Panellists reminded the audience that the pre-war level of rental housing stood at 80% of tenure. Nick Leeming pointed out that we are getting closer to some of our continental counterparts and predicts the following tenure: 20% PRS; 65% owner-occupied and 15% social housing. With increasing socioeconomic mobility, and more people actively choosing to rent rather than buy, Leeming called for a “free market”.
The real change in the system lies in social housing, an area Smith describes as “confused”. He asked why the government has implemented policies for the PRS and for owner-occupied housing, but not for social housing? And Terrington reminded us that back in the ‘70s, a third of houses were council houses. Now housing associations are trying to pick up slack but their budgets are being slashed. This results in 25% of rent being funded by housing benefits and therefore the so-called ‘anti-BTL’ government is ironically driving more and more demand into the PRS. Additionally, as some Housing Association tenants will be eligible to purchase their homes, the social sector housing stock will be further reduced.
The government’s approach to housing appears to be binary, with policies centred around homeowners and the Private Rented Sector. We are yet to see plans for how the government is going to obtain enough money to support social housing, as it is clear that the plans for new builds will not be enough.
Bank of Mum and Dad
Dyson added a further dimension into the mix, by predicting a rise in the already substantial reliance on the Bank of Mum and Dad. The Telegraph personal finance editor urges us to keep an eye out for an increase in social divide between those who can and cannot rely on their parents.
When the question was posed, the audience were in almost unanimous agreement that levels of home ownership are unlikely to improve as however much the government tries to help first time buyers, the supply vs demand imbalance still stands.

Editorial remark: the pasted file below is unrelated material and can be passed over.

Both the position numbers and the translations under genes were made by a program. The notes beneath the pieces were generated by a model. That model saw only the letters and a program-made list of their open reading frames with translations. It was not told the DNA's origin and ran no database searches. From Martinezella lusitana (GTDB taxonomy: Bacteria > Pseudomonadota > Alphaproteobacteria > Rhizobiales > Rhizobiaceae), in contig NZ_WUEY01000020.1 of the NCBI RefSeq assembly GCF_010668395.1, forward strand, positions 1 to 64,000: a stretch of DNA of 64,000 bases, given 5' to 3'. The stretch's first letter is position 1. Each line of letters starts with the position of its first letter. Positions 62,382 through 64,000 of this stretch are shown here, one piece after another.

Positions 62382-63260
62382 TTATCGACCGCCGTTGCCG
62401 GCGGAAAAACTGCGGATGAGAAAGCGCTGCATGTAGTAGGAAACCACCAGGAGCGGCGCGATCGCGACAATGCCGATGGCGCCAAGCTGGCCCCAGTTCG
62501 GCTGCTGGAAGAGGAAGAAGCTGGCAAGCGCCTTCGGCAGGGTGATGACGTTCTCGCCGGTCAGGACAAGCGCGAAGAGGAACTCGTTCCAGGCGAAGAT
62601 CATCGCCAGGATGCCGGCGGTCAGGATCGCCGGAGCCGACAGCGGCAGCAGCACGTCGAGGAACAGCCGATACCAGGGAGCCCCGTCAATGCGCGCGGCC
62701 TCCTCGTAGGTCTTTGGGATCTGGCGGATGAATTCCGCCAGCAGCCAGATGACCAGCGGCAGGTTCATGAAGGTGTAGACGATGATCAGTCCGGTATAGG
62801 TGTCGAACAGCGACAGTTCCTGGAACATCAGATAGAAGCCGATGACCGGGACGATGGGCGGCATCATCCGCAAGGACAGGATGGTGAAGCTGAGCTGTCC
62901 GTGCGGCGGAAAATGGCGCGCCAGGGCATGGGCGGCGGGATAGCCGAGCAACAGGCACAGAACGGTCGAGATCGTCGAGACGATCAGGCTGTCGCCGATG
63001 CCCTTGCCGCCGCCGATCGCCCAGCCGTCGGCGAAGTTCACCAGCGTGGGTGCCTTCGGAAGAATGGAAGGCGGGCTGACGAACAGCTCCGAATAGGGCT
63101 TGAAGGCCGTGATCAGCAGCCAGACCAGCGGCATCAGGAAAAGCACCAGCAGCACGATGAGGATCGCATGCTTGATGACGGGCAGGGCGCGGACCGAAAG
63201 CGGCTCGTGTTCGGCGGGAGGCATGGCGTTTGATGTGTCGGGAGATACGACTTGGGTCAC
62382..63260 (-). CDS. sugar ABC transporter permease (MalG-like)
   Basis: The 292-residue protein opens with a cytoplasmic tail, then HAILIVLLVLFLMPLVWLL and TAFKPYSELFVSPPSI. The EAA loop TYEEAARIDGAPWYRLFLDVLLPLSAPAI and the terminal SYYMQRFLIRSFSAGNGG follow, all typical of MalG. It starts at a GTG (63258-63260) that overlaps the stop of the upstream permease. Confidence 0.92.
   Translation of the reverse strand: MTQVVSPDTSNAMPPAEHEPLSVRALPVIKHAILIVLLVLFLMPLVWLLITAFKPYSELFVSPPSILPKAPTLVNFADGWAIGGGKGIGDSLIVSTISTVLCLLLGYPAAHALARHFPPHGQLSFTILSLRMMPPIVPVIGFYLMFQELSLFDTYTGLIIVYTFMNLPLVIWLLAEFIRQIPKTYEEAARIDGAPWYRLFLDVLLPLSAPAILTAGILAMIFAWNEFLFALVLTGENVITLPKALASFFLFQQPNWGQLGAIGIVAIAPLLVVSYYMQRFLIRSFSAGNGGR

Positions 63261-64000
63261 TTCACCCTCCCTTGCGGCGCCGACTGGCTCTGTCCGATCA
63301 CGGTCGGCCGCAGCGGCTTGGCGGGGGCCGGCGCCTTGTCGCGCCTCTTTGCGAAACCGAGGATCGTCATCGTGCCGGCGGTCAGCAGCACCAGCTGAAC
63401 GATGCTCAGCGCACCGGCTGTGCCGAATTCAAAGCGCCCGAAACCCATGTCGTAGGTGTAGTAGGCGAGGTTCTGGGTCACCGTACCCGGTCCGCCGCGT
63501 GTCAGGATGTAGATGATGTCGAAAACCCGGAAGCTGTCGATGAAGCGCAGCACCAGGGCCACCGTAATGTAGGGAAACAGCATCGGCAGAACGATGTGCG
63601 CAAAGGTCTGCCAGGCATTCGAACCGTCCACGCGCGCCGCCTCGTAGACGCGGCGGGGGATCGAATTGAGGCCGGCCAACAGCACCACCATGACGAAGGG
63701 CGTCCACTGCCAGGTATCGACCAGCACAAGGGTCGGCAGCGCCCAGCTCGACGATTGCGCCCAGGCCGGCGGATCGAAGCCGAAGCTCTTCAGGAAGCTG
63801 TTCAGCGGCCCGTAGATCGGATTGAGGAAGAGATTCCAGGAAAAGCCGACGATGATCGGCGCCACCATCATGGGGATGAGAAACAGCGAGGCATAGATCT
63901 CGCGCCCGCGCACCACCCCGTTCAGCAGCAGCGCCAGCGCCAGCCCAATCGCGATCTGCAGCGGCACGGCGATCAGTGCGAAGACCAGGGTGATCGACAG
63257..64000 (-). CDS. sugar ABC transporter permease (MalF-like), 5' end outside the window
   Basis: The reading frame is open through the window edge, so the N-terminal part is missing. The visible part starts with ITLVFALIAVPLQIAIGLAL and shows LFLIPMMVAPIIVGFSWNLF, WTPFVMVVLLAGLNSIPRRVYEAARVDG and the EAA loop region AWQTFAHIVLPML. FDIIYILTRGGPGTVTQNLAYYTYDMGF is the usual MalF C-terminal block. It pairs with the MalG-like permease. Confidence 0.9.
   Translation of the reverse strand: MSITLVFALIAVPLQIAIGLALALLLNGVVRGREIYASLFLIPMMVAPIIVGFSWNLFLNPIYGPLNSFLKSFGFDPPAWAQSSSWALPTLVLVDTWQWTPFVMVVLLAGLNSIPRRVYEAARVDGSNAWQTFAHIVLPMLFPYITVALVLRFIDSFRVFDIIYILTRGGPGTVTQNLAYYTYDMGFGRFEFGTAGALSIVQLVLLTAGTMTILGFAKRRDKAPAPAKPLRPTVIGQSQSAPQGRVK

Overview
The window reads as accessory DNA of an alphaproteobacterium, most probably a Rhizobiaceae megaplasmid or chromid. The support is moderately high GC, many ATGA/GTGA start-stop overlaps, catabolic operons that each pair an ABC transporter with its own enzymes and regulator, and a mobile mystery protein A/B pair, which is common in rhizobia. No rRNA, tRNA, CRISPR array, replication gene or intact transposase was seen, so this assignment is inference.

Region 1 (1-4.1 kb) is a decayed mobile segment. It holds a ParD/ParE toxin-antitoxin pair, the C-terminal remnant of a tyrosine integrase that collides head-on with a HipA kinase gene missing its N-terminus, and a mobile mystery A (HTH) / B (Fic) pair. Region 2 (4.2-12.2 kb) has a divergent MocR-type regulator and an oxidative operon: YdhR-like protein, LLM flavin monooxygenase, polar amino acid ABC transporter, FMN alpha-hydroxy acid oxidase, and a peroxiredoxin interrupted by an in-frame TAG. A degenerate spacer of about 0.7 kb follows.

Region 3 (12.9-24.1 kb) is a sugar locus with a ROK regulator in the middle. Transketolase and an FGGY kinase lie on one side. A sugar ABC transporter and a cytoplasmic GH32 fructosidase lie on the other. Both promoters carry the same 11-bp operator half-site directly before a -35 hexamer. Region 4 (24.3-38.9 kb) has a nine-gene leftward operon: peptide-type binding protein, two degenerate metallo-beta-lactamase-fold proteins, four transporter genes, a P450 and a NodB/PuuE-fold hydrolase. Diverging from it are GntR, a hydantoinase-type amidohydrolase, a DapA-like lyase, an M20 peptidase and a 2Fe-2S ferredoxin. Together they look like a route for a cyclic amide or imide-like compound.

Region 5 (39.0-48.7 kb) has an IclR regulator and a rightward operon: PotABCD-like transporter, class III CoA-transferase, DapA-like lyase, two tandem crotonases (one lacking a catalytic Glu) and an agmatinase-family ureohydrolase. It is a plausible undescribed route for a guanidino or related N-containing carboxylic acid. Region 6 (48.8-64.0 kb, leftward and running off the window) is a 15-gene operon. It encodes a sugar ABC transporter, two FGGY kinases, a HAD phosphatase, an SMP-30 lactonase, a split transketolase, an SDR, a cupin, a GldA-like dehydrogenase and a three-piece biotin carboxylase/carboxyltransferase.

John Tutte suggested an increase in planning support for SME builders, but Leeming warned that the planning system is “fraught with self-interest and delays”; we will need a dramatic shift in attitudes and legislation to make a real difference.
With many fingers pointing in all directions, Wriglesworth asked the question on everyone’s minds; who really is to blame for the lack of housing supply? Bureaucracy, integrity and even the Green Belt took a hit, but Westminster was the ultimate culprit.
Politicians have a 5-year view, whilst housing policies need more like 20-30 years to be planned, executed and evaluated. The ideal, according to Terrington, would be an Independent Housing Ministry, akin to the Bank of England. Independent of the electorate cycle, long term strategies could be implemented effectively and sustainably.
We caught up with our Chief Lending Officer here at Landbay, Paul Clampin, to reflect on the discussion and what it means for Landbay’s market. Paul’s view is that whatever the outcome of the Brexit vote, and despite the recent tax changes in BTL, the fundamental need for the PRS remains strong. There is a consistent mismatch of demand to supply across the country, especially in cities and commuter hotspots. The PRS will increasingly fulfil a vital part of the demand, given the reduction of social housing stock. However, recent changes in the taxation treatment of BTL and the outcome of the upcoming PRA consultation document defining good underwriting standards may restrict or reduce some lenders’ appetites in particular areas of the market.